Dinesh Kunasekar has faced a lot of hurdles in pursuing his love for acting, but he isn’t done yet

ACTOR and lawyer Dinesh Kunasekar, 27, may seem like he has his plate full these days, but he is balancing his two contrasting careers very well.

As an actor in TV advertisements and film, as well as a model, Dinesh is still holding on to a “regular job” for the time being.

“Being born in any Indian family, you have to establish yourself in topmost careers – you know, doctor, lawyer, engineer. My passion was filmmaking, but appa (father) said you can do whatever you want to do in life, just make sure you have something concrete to fall back on. That is how I ended up in klpac (Kuala Lumpur Performing Arts Centre).”

Dinesh attended one of klpac’s youth programmes after sitting for his STPM, where he was selected for training and even got to do some acting in shows.

“After my STPM results came out, I took my parents’ advice. They suggested I do law since I was pretty articulate,” said Dinesh, who studied at MMU.

“After I graduated I went on to do my masters in Strategy and Diplomacy in International Relations. After my masters, I was practising law full time.” He is currently an in-house counsel for a local manufacturing company.

Before he left for university, he did a short film and was also an extra in an ad for an e-hailing company.

“Right after I graduated (his bachelors) I told my parents I have done all you wanted me to do, and now I am going to do what I want.

“That’s how all my ads for McDonald’s happened.”

In fact, Dinesh was featured on several ads for the fast food company, which is rare for someone who is an ethnic Indian.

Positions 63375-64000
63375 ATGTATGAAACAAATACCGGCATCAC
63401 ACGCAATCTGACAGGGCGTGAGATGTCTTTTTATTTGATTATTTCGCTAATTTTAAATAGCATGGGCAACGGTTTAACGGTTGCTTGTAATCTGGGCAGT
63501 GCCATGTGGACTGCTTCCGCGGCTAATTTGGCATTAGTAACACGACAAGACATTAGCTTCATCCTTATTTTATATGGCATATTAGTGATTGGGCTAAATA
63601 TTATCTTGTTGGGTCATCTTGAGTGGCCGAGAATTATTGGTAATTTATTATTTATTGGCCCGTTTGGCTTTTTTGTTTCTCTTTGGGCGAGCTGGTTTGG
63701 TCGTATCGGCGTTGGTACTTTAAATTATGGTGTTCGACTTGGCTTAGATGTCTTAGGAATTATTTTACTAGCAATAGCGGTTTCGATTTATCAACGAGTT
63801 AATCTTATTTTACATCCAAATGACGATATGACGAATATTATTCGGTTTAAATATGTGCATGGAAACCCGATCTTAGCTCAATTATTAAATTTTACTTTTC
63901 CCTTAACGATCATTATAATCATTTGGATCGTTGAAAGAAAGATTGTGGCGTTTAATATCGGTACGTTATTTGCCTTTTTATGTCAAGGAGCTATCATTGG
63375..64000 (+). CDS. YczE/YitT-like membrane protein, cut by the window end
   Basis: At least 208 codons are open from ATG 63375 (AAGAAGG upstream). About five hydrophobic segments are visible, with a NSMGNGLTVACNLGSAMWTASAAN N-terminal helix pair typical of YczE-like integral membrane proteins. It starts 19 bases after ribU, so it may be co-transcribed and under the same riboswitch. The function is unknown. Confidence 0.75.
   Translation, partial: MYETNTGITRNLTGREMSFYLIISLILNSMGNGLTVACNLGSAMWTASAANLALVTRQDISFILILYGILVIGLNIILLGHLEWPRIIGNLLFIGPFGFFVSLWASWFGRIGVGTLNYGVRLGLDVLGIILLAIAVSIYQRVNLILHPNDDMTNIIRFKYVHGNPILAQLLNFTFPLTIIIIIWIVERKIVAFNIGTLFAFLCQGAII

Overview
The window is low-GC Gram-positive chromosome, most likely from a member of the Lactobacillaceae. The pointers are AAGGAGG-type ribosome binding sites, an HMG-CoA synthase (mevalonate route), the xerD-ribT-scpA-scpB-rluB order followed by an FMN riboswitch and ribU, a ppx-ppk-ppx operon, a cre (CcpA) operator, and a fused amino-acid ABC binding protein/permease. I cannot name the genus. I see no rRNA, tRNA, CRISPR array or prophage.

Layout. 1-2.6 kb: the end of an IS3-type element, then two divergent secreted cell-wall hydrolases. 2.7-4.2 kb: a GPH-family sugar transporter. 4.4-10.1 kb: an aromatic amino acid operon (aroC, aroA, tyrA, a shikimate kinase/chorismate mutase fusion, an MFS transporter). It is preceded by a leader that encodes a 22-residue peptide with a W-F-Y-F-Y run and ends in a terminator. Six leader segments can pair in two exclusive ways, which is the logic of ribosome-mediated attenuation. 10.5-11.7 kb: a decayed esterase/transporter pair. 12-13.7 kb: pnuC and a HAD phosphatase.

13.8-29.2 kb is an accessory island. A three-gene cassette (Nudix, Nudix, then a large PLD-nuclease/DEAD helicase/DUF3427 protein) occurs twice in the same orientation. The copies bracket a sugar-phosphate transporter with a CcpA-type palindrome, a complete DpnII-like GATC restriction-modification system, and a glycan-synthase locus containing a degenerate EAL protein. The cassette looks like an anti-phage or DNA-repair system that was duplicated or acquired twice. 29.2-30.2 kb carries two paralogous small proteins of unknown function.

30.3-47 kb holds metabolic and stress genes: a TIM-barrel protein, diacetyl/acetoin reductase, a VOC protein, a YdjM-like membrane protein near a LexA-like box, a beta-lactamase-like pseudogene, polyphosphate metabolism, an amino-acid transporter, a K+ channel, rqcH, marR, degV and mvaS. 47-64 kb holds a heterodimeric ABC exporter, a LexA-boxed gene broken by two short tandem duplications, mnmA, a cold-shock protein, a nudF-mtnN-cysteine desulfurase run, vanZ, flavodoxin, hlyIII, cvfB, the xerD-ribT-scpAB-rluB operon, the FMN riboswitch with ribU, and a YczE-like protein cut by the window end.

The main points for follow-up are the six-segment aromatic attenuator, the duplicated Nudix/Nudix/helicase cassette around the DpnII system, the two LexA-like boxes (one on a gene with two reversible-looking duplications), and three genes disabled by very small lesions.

Since 2016, Dinesh has been regularly featured in ads, whether it be for fast food and online shopping companies, or even celebrations such as Chinese New Year, Merdeka and Malaysia Day.

“Along the way I also joined a competition called Book Models Asia. I ended up among the top five. When I took part in the competition, I lost some weight, and a lot of transformations happened.”

However his career path in showbiz was not always smooth sailing. “I have been told to my face that I looked like a ‘typical Indian man’, when I was going for casting at the age of 17 or 18. This is the age when many teenagers suffer internally. Their insecurity builds up.”

At a casting he was told: “You are very dark, We need a fair-skinned Indian for the role.” This was said to him after he had waited for four hours in a queue.

As his parents were not that supportive of his film aspirations at the time, Dinesh had taken public transportation to the venue. On the way home, he could barely hold back his tears.

“It hits you pretty hard but I regained my confidence during the four years I was doing law. I told myself that all this doesn’t matter, it is all about your talent. That is how I bounced back. I am happy to have reached where I am today.”

Despite his own work schedule, Dinesh makes it a point to volunteer at various organisations to help the poor.

“I am now actively involved in SeniKami for Orang Asli children. We teach them arts, crafts and also language. It is currently on hold due to Covid-19. During the MCO, I did a shout out to all my [Instagram] followers and my friends, and I managed to collect about RM10,000 and provide groceries to over 100 families (including old folks homes and orphanages) in the Klang Valley.”

Dinesh is well aware of how fortunate he is, as he still has a stable job. However, he still harbours dreams of acting and making films, and even starred in local Tamil film Satte last year.

He is also still modelling, and has done several photoshoots, one for a local fashion brand and the other for bridal wear.

“I am going to do a short film, and got confirmation for an ad. I am looking forward to getting on the runway. It is all lining up now.

“I would like to get into filmmaking full-time in the future and also do social service. I also want to use drama, theatre and acting to help children or teenagers escape their problems and get involved in something that is fun.”

He is also thinking of branching out into entertainment law, as it is an untapped field in Southeast Asia.

“For someone with experience on both sides, I think it will be an advantage for me in the future.”

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